In his encounter with the woman at the well, Jesus broke three Jewish customs: first, he spoke to a woman; second, she was a Samaritan woman, a group the Jews traditionally despised; and third, he asked her to get him a drink of water, which would have made him ceremonially unclean from using her cup or jar. This shocked the woman at the well.
Then Jesus told the woman he could give her “living water” so that she would never thirst again. Jesus used the words living water to refer to eternal life, the gift that would satisfy her soul's desire only available through him. At first, the Samaritan woman did not fully understand Jesus' meaning.
Although they had never met before, Jesus revealed that he knew she had had five husbands and was now living with a man who was not her husband. Jesus now had her attention.
As they talked about their two views on worship, the woman voiced her faith that Messiah was coming. Jesus answered, "I who speak to you am he." Joh4:26
As the woman began to grasp the reality of her encounter with Jesus, the disciples returned. They were equally shocked to find him speaking to a woman. Leaving behind her water jar, the woman returned to town, inviting the people to "Come, see a man who told me all that I ever did." Joh 4:29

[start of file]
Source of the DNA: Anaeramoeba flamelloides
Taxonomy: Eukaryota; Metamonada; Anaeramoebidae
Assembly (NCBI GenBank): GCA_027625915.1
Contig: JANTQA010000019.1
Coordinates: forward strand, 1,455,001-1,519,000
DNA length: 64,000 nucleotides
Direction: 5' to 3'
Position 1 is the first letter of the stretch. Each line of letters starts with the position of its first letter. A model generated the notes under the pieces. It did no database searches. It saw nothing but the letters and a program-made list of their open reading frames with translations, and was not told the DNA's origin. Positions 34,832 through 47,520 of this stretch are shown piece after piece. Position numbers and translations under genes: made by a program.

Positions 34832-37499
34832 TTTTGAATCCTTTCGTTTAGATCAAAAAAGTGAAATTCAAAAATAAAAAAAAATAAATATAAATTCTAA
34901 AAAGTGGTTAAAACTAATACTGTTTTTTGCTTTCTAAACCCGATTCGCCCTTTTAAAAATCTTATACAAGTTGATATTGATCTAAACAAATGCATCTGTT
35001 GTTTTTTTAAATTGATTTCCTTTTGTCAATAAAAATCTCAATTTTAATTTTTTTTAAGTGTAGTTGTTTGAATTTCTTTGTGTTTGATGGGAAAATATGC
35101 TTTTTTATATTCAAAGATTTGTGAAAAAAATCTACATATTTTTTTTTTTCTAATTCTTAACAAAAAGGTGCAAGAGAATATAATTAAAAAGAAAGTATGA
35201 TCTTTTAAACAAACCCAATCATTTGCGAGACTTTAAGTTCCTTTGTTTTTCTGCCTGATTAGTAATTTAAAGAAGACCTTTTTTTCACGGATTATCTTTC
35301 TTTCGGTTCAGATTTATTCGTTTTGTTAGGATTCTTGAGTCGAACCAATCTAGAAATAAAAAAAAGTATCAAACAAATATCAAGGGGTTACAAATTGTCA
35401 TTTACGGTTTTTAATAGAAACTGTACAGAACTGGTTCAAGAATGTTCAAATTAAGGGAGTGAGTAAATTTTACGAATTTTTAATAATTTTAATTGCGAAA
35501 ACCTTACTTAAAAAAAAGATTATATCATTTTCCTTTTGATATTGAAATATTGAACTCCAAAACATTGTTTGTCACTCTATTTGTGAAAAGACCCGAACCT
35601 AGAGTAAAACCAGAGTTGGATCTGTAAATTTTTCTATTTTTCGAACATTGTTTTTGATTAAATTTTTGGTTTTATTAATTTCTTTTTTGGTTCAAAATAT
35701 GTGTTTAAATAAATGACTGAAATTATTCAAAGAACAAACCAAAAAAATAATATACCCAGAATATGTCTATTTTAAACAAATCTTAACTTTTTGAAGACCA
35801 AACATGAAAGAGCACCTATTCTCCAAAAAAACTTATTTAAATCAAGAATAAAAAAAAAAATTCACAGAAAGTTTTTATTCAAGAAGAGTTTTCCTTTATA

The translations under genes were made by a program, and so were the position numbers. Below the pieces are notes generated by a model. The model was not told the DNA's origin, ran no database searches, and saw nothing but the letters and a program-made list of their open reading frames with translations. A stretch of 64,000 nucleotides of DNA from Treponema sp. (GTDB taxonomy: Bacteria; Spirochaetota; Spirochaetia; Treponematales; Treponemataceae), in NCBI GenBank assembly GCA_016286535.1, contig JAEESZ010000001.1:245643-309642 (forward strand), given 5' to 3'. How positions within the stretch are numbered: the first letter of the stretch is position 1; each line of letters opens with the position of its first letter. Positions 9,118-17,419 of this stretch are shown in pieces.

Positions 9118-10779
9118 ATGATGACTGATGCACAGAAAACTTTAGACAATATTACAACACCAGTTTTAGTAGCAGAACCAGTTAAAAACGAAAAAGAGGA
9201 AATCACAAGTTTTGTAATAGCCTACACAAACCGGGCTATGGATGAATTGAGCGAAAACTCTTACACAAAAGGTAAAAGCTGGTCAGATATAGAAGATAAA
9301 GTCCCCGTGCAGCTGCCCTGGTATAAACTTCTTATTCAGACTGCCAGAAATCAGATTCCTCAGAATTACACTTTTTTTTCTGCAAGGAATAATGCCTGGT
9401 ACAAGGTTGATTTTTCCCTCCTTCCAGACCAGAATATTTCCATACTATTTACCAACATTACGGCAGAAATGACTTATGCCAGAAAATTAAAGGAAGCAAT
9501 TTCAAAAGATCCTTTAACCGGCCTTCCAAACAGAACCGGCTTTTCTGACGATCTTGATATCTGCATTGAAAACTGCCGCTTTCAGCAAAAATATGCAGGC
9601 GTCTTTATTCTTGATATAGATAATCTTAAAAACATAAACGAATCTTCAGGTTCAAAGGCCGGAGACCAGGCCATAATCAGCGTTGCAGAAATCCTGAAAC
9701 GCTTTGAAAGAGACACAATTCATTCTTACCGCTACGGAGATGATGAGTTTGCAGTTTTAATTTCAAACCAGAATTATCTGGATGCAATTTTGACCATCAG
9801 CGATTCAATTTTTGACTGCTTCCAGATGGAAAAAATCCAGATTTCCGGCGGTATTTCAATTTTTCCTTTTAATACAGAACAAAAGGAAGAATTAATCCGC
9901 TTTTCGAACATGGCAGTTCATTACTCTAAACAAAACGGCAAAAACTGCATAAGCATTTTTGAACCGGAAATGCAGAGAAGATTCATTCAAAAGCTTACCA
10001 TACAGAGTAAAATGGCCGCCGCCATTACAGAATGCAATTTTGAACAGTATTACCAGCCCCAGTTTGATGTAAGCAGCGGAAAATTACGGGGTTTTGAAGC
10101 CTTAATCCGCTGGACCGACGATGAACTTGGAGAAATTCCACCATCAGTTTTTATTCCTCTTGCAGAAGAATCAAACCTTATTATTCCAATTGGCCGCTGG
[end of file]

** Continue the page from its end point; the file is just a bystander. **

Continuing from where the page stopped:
Meanwhile, Jesus told his disciples the harvest of souls was ready, sown by the prophets, writers of the Old Testament, and John the Baptist.
Excited by what the woman told them, the Samaritans came from Sychar and begged Jesus to stay with them.
So Jesus stayed two days, teaching the Samaritan people about the Kingdom of God When he left, the people told the woman, "... we have heard for ourselves, and we know that this is indeed the Savior of the world." Joh 4:42
Points of Interest:
• The Samaritans were a mixed race people, who had intermarried with the Assyrians centuries before. They were hated by the Jews because of this cultural mixing, and because they had their own version of the Bible and their own temple on Mount Gerizim.
• The woman at the well came to draw water at the hottest part of the day, instead of the usual morning or evening times, because she was shunned and rejected by the other women of the area for her immorality. Jesus knew her history but still accepted her and ministered to her.
• By reaching out to the Samaritans, Jesus showed that his mission was to the entire earth, not just the Jews. In the book of Acts, after Jesus' ascension into heaven, his apostles carried on his work in Samaria and to the Gentile world.
• Ironically, while the High Priest and Sanhedrin rejected Jesus as the Messiah, the outcast Samaritans recognized him and accepted him for who he truly was: the Savior of the world.
Our human tendency is to judge others because of stereotypes, customs or prejudices. Jesus treats people as individuals, accepting them with love and compassion. Do you dismiss certain people as lost causes, or do you see them as valuable in their own right, worthy of knowing the life-changing gospel? I hope this story helps build faith, that there is no one beyond the power of God to change a life.